Yes. As surprising as it sounds, survey results published by the American Academy of Pediatrics shows that "tweens" who send each other text messages containing sexual content (or "sext" each other) are more vulnerable to sexually transmitted diseases. The researchers examined 2,000 schoolchildren between the ages of nine and 12 and found that 15 percent sent or received text messages of a sexual nature and 50 percent knew someone who sent or received "sexts." The researchers used these findings to reach the sensational conclusion that sexting indicates a more permissive attitude towards sex among youth today as compared to previous generations that is likely to lead to increased exposure to sexually transmitted diseases.
Should you de-friend your ex on Facebook?
The British psychologist Tara Marshall surveyed 464 patients (mainly women in their 20s) about their activities on Facebook while discussing their post-relationship emotional rehabilitation. Based on patients' responses to "How often do you check your ex's Facebook page?" she found that being Facebook friends with you an ex can lead to bouts of anger, despair and frustration and delay personal development and healing.
But Marshall didn't advise her patients to de-friend their exes. Why? Because she discovered that the inability to track exes creates a cloud of mystery around their activities. Who is the new person they are dating? Where are they going out to later? Is your ex also suffering from the break-up or are they happier because of it? Apparently, stalking your ex on Facebook isn't so different from life outside of social media.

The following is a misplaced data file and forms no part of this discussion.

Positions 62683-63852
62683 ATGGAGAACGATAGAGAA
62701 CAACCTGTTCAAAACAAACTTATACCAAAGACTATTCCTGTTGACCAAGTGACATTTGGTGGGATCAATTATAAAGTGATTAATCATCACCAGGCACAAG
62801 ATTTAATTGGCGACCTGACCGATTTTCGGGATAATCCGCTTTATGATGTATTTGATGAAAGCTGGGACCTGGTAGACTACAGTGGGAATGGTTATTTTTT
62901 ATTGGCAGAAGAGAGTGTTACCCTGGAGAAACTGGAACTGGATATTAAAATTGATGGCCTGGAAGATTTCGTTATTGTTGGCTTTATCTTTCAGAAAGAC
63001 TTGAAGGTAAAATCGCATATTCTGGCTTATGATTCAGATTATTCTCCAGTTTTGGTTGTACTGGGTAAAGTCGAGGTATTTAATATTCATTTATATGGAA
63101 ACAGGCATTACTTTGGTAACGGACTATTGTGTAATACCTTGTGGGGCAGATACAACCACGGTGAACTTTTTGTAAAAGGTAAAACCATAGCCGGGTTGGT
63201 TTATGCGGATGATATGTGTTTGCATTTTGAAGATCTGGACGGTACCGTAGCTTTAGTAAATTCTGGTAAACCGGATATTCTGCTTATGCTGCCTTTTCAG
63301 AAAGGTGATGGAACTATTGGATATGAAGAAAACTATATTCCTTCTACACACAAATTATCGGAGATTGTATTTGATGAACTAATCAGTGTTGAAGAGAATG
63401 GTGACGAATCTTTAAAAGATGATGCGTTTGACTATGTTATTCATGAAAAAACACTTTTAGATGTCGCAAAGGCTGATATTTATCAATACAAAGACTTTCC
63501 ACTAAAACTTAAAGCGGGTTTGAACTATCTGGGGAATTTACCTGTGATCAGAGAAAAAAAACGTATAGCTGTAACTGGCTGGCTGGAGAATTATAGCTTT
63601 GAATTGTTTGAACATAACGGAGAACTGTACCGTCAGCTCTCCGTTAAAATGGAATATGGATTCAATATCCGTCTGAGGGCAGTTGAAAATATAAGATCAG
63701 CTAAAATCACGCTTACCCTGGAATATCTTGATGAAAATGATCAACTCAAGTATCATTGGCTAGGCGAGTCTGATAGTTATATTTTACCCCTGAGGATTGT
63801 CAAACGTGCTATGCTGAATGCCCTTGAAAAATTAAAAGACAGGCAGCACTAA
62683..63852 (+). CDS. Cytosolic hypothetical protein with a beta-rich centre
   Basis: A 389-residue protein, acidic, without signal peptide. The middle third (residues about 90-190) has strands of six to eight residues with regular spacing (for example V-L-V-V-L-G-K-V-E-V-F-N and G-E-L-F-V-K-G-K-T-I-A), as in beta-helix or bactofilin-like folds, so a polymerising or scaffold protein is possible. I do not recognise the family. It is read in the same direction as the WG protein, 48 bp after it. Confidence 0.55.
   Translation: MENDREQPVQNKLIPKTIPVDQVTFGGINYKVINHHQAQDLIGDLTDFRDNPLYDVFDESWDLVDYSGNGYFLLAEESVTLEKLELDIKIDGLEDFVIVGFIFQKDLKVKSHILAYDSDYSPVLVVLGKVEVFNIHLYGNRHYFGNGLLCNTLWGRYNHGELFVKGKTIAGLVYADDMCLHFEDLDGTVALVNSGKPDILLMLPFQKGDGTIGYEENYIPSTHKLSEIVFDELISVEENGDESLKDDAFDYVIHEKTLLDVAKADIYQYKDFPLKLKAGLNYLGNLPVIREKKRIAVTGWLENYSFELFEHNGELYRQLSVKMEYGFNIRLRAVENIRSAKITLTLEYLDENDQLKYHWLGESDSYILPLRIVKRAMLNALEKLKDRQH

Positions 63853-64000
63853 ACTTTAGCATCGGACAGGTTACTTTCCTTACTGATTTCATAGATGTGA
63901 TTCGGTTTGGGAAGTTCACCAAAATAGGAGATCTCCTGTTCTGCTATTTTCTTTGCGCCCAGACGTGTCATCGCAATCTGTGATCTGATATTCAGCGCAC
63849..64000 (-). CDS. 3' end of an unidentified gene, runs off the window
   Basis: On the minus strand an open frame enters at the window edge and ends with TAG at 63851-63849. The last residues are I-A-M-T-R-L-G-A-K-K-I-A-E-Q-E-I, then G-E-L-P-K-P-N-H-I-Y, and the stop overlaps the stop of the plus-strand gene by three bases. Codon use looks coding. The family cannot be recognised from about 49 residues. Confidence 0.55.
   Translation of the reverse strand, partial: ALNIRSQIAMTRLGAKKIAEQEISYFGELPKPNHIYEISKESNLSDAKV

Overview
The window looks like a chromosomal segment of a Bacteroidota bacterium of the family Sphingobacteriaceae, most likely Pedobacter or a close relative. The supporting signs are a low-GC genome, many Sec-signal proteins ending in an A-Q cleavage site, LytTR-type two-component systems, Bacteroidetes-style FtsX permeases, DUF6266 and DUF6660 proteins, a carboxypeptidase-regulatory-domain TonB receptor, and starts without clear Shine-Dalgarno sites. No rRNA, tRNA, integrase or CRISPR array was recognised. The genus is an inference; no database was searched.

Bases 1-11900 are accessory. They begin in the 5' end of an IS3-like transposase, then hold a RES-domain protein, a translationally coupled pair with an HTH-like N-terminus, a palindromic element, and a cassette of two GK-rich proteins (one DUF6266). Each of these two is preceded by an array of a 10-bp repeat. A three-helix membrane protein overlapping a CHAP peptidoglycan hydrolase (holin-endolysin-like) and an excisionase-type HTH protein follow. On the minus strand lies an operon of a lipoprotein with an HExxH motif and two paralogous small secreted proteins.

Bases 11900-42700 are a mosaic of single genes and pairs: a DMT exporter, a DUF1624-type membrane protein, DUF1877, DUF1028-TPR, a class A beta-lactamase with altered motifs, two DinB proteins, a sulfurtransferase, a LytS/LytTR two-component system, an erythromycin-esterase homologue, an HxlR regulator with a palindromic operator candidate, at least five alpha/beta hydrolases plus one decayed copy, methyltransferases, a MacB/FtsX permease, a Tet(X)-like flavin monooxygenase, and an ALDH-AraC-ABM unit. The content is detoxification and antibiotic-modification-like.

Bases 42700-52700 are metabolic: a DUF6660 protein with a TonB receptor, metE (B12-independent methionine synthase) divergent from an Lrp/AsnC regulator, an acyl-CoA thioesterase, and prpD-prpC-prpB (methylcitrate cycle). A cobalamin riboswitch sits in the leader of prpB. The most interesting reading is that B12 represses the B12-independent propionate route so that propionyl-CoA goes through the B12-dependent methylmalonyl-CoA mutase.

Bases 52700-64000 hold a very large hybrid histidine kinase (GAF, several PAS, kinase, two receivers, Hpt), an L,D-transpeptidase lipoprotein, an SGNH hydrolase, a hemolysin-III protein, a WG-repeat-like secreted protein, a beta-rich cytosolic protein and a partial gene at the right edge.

iPads improve owners' sex lives
Researchers don't just study the negative effects of smartphone and social media use. Sociologists like professor Jerome Bonafite from the University of Bordeaux in France, shed light on the more positive sides of digital accessories. Based on a survey that he conducted with two different groups, 500 Americans and 500 French, Bonafite discovered a strong correlation between the number of hours spent using an iPad at home and the strength of a couple's relationship. Bonafite found that as the amount of time that one or both partners use their iPads increases, so does the frequency that they have sex.
From the data, he found that the 44.5 percent of couples that have sex at least four times per week on average, use an iPad an average of more than 30 hours in given week (including the usage of both partners); 28 percent of couples who have sex three times per week on average, use an iPad an average of 20 hours per week and the 11.5 percent of couples who have sex twice a week on average and use their iPad an average of 15 hours per week.
The problem in that the French researcher doesn't specify in his report whether he examined the type of content viewed by couples using their tablets and whether viewing content of a sexual nature, for example, had any effect on the general trend.
One of five studies finds
Caution: Even the techno punks haven't been entirely unaffected by the rash of trendy research surveys. We got a bit envious and decided to invent our own survey to include among those being batted around in social media.
One of the five surveys mentioned in this article didn't actually come from the news. Try to guess which one is the plant. But we would be thrilled if you published the fake results as well.